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Not to be confused with I Am Not Spock, of course.

  • You'd be amazed by how many people think (or thought, during the year or two when the show was somewhere near the public consciousness) Zev is named Lexx.
    • At least it is the name of the ship, or perhaps more accurately, the MacGuffin everyone in the film version is after, unlike the above example.
  • Technically, the car itself doesn't have a name, but the name of the AI inside Michael Knight's black Trans Am is KITT, not "Knight Rider". The title Knight Rider doesn't refer to the car at all, but rather, to the man. Note that this is made pretty obvious in the Opening Narration.
    • This mistake occurs in the Futurama episode "The Honking":

 Calculon:[...] the windshield wipers from that car that played Knight Rider.

Fry: Knight Rider wasn't evil!

Calculon: His windshield wipers were. It didn't come up much in the show.

    • Additionally, the hero's name wasn't Knight Rider, it was Michael Long. His operative name, Michael Knight, is taken from the company that hired him, Knight Industries.
  • The main character of Doctor Who is "The Doctor", not "Doctor Who". Note, however, that there were two non-canon, Non Serial Movies in an Alternate Universe starring a human being who was named "Doctor Who" or "Dr Who". However, the character has been credited as "Doctor Who" for much of the series, including for the first new season. It was changed back to "The Doctor" when David Tennant -- himself a fan of the series -- came on board, at his insistence.
    • Specifically, Tennant's favorite Doctor was Peter Davison, who was the first one to be credited as "The Doctor." Not hard to see why he wanted it changed.
    • At one point, an intelligent super computer refers to the Doctor as "Doctor Who". How it came to that conclusion, we have no idea, though it did have telepathic powers and could work out what TARDIS stood for without being told.
    • The Doctor himself also plays with it sometimes, going by aliases such as "Doctor von Wer" ("wer" being German for "who"), using WHO on his car's registration plates, and signing his name as a question mark. It might not be his name, but he seems to like making allusions to it.
      • In "The Underwater Menace", the Doctor writes a note and signs it Dr W.
      • The Daleks might have alluded to it too. In season one of the new series, they used the code word "Bad Wolf", which they said was from a nursery rhyme. That rhyme, of course, is "WHO's afraid of the big Bad Wolf".
    • The Doctor was actually referred to as "Doctor Who" in the text of several early novelisations of the series.
    • It is a Running Gag, though, that whenever someone hears about the Doctor for the first time, their response is "Doctor who?"
    • A common joke is that, since the Doctor's name is never revealed, it could turn out to be "Who" for all we know, although the Doctor's reaction to the name on a few occasions when it is used probably Josses this.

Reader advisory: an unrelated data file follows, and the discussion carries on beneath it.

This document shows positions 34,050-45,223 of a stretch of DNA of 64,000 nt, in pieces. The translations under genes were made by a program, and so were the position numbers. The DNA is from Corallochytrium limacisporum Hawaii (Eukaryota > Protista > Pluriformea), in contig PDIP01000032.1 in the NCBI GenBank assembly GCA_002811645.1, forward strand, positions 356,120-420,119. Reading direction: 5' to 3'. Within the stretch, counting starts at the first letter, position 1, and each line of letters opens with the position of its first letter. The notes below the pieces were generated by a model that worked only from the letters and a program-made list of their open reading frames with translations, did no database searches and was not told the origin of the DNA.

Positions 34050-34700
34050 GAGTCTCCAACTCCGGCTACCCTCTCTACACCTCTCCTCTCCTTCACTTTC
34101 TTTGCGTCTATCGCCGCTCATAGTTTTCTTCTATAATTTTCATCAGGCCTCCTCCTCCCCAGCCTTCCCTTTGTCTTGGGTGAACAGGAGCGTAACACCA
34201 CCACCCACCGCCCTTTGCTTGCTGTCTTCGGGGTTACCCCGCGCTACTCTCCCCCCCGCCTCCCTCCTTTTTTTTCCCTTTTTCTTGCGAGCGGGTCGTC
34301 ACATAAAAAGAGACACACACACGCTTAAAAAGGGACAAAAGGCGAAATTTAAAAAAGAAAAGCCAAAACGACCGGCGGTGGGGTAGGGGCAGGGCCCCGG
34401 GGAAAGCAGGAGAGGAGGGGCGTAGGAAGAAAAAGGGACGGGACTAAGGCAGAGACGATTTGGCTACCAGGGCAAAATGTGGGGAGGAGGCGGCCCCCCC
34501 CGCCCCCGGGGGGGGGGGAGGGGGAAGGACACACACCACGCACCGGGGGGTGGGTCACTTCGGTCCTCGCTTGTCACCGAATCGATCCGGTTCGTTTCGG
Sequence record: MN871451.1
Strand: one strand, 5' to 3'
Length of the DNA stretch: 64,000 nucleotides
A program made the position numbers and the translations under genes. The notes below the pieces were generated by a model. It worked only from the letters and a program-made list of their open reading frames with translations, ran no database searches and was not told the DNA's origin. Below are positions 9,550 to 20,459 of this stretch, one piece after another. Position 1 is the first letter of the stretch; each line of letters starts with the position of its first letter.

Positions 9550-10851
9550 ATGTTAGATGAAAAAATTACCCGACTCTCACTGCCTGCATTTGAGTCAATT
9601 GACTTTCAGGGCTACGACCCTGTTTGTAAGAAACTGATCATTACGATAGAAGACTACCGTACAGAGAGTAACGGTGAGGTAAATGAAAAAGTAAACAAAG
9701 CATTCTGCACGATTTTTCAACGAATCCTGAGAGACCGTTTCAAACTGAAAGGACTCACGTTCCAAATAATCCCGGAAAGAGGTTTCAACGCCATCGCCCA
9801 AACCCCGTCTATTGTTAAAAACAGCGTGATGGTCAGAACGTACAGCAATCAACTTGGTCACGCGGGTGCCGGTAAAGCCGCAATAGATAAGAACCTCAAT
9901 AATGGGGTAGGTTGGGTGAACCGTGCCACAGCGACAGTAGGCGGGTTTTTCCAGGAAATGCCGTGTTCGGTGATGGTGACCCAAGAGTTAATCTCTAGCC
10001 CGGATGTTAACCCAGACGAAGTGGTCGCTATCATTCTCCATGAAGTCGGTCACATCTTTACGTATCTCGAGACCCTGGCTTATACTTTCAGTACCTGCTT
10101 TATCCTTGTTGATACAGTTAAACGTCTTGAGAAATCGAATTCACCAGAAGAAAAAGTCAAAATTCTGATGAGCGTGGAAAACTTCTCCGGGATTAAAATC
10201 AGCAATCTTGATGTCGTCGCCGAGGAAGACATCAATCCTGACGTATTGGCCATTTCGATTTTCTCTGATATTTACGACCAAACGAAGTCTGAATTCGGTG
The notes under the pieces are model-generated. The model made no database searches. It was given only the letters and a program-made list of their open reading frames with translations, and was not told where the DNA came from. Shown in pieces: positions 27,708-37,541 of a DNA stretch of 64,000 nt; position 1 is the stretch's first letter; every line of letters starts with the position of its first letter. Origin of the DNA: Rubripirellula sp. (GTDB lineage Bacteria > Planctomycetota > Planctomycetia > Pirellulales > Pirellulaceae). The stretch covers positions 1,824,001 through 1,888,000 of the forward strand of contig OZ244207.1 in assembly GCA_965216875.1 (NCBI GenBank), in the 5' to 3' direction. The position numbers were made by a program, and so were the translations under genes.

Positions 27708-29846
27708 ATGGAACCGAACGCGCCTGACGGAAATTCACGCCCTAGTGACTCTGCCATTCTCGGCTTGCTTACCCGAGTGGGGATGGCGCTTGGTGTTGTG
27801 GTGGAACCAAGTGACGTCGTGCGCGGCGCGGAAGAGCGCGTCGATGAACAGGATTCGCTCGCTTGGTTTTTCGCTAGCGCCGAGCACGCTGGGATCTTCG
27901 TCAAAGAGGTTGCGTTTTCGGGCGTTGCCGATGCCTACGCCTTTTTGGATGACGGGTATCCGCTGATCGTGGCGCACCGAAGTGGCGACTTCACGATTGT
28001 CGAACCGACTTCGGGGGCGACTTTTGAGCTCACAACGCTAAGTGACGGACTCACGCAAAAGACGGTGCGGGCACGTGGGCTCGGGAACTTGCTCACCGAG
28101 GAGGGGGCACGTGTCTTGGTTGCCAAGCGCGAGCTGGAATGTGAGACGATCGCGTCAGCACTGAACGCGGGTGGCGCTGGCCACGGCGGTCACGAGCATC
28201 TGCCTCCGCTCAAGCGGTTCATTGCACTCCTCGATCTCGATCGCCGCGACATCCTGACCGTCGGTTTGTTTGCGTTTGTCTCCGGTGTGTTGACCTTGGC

• Even the closed captioning on the Sci Fi Channel refers to the character as "Doctor Who".
      • Even worse, the episode descriptions on Netflix Instant Play refer to the Doctor as "Doctor Who" with aggravating regularity.
    • To add to the fun, there's a serial called "Doctor Who and the Silurians" and an episode called "The Death of Doctor Who". Even the episode titlers get confused...
    • Often parodied in the new series, without ever asking "Doctor who?" with examples such as "I had time to think about what I want, about WHO I want..." and The Doctor himself triumphantly shouting "Who da man!"
    • And now, in the finale of season 6 of the new series, the Big Bad of the season is shown to be out to kill the Doctor to stop him asking "the question that must never be answered", which appears, or is strongly hinted, to be "Doctor Who?" Of course, in the same episode, he appears to tell River the answer -- his name, which she was shown to know in her first appearance two seasons earlier -- but doesn't. How and when he does tell her remains to be seen.
  • Highlander refers to Connor (and later Duncan) MacLeod's origins as a Scottish Highlander, not to the race of Immortals that he turns out to be belong to.
  • Farscape is the name of the program that gave birth to Crichton's experimental shuttle (the FarScape One), not the living ship that becomes his home (Moya).
  • In one episode of Just Shoot Me, a character is berated for thinking that Die Hard is the name of Bruce Willis's character, John McClane. A nearly identical gag was used in Brother's Keeper.
    • In The Simpsons, Bart makes the same exact mistake during the scene where "Die Hard" jumps barefoot through a window.
      • Also in the scene where "Wall Street" gets arrested.
  • The '80s British police drama Juliet Bravo was about a police station under the leadership of a female inspector. Many viewers thought that the lead character was named Juliet Bravo, but in fact that was her radio call sign. The first three seasons starred Stephanie Turner playing Inspector Jean Darblay; seasons 4-6 starred Anna Carteret as Inspector Kate Longton.
  • "SG-1" in Stargate SG-1 refers to the team, to distinguish it from other SG teams (from SG-2 to at least SG-25), and not to the Stargate (which is referred to as just that: "the Stargate").